International media paint a misleading picture of how Covid-19 affects Danish business
Reading international media could give you the impression that all of Denmark – including industry – has been closed down. This is not the case, but this perception has already affected Danish companies such as the furniture producer, Steens. Danish authorities should react and help give foreign media correct information about the current situation in Denmark, according to DI.
The Danish furniture producer Steens in the city of Kjellerup in Mid-Jutland has experienced disruptions in their delivery of furniture products to a large foreign customer.
The reason was that their freight forward, was of the impression that all of Denmark – including industry – had been closed down, according to Preben Mosgaard, CFO at Steens Group.
- Yesterday morning, we were due to ship two truck loads of furniture to a large British customer. But the freight forwarder had read in the newspaper that Denmark had been closed down. We were therefore waiting in vain for them to come and pick op the goods, says Preben Mosgaard.
Steens managed to convince the freight forwarder that they could safely pick up the goods in Denmark, which happened at around 5pm that same afternoon. Regardless, it was a frightening experience, according to Preben Mosgaard.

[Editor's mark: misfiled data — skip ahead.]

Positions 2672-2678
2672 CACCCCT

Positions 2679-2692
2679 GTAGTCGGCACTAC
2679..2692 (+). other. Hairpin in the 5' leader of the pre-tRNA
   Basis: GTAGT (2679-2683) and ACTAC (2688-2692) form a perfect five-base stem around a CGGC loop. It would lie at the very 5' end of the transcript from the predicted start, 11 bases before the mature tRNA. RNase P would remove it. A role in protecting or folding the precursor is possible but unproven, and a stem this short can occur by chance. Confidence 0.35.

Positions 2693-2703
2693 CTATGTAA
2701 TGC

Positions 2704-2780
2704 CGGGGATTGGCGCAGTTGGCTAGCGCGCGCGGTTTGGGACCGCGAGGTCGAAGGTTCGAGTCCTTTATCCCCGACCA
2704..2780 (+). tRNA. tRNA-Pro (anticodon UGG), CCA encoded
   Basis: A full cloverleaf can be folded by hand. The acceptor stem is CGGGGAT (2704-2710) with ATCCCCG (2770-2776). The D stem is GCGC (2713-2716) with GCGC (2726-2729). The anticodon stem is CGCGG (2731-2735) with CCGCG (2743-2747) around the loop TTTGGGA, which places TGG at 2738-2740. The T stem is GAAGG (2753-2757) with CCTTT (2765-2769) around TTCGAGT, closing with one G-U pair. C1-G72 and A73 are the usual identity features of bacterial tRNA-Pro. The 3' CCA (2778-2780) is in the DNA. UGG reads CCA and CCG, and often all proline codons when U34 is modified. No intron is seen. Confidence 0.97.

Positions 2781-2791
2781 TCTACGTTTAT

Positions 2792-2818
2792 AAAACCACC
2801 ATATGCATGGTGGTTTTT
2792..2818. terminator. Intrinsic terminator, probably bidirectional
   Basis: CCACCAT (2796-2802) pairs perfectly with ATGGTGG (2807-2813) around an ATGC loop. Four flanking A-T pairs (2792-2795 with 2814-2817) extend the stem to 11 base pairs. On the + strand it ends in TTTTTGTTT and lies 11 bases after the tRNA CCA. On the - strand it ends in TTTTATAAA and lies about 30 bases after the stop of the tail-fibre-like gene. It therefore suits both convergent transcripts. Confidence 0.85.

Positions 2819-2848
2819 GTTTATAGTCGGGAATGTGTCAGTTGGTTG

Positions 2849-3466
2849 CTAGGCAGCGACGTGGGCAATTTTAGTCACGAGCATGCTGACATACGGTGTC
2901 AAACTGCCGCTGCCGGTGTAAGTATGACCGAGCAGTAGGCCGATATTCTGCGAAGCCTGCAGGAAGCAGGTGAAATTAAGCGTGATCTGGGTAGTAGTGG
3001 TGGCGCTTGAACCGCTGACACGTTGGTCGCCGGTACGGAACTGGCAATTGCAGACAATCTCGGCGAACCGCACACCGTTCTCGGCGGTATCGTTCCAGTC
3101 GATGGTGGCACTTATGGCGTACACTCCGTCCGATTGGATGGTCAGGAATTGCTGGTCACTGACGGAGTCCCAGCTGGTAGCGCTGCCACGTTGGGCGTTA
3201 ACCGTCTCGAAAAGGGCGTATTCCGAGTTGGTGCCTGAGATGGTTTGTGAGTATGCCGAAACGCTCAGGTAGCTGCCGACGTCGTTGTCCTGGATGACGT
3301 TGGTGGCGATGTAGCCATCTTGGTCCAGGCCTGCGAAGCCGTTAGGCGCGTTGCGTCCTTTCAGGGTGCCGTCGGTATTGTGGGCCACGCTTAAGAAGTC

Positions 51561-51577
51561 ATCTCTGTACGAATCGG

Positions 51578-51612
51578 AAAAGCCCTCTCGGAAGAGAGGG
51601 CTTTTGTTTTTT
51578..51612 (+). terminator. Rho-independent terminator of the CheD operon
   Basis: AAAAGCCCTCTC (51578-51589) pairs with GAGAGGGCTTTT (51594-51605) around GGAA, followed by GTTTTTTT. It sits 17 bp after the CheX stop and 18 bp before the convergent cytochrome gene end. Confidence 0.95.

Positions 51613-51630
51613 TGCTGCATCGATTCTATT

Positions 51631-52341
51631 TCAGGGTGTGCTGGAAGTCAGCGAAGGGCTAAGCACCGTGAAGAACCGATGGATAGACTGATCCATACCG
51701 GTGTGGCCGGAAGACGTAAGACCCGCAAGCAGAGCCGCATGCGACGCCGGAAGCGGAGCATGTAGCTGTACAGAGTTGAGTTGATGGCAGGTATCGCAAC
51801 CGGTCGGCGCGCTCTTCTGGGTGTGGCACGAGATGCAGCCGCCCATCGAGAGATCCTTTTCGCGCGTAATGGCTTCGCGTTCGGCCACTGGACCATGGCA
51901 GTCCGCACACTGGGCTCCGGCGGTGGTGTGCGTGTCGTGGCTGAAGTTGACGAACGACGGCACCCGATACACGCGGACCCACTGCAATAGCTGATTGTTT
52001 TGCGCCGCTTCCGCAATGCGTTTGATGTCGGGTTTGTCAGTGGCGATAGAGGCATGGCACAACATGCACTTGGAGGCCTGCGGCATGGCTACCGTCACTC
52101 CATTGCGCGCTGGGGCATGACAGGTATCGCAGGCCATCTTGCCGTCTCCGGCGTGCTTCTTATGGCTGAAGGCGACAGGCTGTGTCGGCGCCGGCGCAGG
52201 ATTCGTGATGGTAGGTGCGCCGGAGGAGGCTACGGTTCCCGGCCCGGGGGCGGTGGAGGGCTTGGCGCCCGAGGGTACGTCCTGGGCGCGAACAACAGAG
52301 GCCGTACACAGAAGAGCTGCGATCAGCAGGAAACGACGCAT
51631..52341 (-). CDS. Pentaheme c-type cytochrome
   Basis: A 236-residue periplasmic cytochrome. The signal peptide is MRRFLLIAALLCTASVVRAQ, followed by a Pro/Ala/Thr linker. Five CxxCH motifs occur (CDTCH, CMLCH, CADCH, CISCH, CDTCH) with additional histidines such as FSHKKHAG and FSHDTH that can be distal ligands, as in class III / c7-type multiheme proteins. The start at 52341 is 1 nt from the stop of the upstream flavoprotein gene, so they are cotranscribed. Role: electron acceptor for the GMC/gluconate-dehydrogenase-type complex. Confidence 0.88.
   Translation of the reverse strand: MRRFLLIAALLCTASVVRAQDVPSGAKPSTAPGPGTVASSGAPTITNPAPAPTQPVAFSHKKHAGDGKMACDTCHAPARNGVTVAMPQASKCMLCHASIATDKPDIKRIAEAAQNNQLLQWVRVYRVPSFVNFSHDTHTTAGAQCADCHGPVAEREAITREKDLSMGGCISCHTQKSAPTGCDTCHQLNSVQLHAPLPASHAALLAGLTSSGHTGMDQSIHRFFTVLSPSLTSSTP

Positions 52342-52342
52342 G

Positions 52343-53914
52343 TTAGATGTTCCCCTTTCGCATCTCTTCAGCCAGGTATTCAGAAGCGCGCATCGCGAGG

- This just goes to show how important it is that newspapers chose the right headlines for their news articles. It’s imperative that we give an accurate account of this serious situation, says Preben Mosgaard and adds that Steen continues its production and that its employees are at work as usual.
See also: DI's site about covid-19 in English
Denmark is closed to Corona, but open for business
If you look at British newspapers, it’s not surprising that you could get the impression that business in Denmark has closed down.
The Daily Mail for instance wrote that Denmark was the second country in Europe “to go on coronavirus lockdown”. Daily Mail has a daily press run of 1,2 million copies.
In the same manner, the British Metro-newspaper wrote that “Denmark is the second country in Europe to impose strict lockdown”.
Reading further into the British news articles it says nothing about Danish companies being shut down, but if you read the articles at a glance, the headlines and the comparisons to the very serious situation in Italy, can quickly lead to the conclusion that Denmark has shut down entirely, DI’s Director for International Market Policy, Peter Thagesen, points out.
- It’s imperative that we successfully relay the message that our companies are fully operational and that you can still buy Danish goods, he says and adds:
- Denmark is closed to Corona. We are not closed for business.
Peter Thagesen adds that Danish borders remain open for goods, both those going into the country, but also goods coming out of the country. Likewise, the border is open for truck drivers, workers and others, who have a valid reason to enter Denmark.
The authorities need to react
According Peter Thagesen it would be good if the Danish Ministry of Foreign Affairs took steps to ensure that our global markets have as correct as possible an impression of the current situation in Denmark.
- In order to ensure that misleading stories in foreign media do not lead to lost contracts and orders for Danish companies, we need to react now, he says.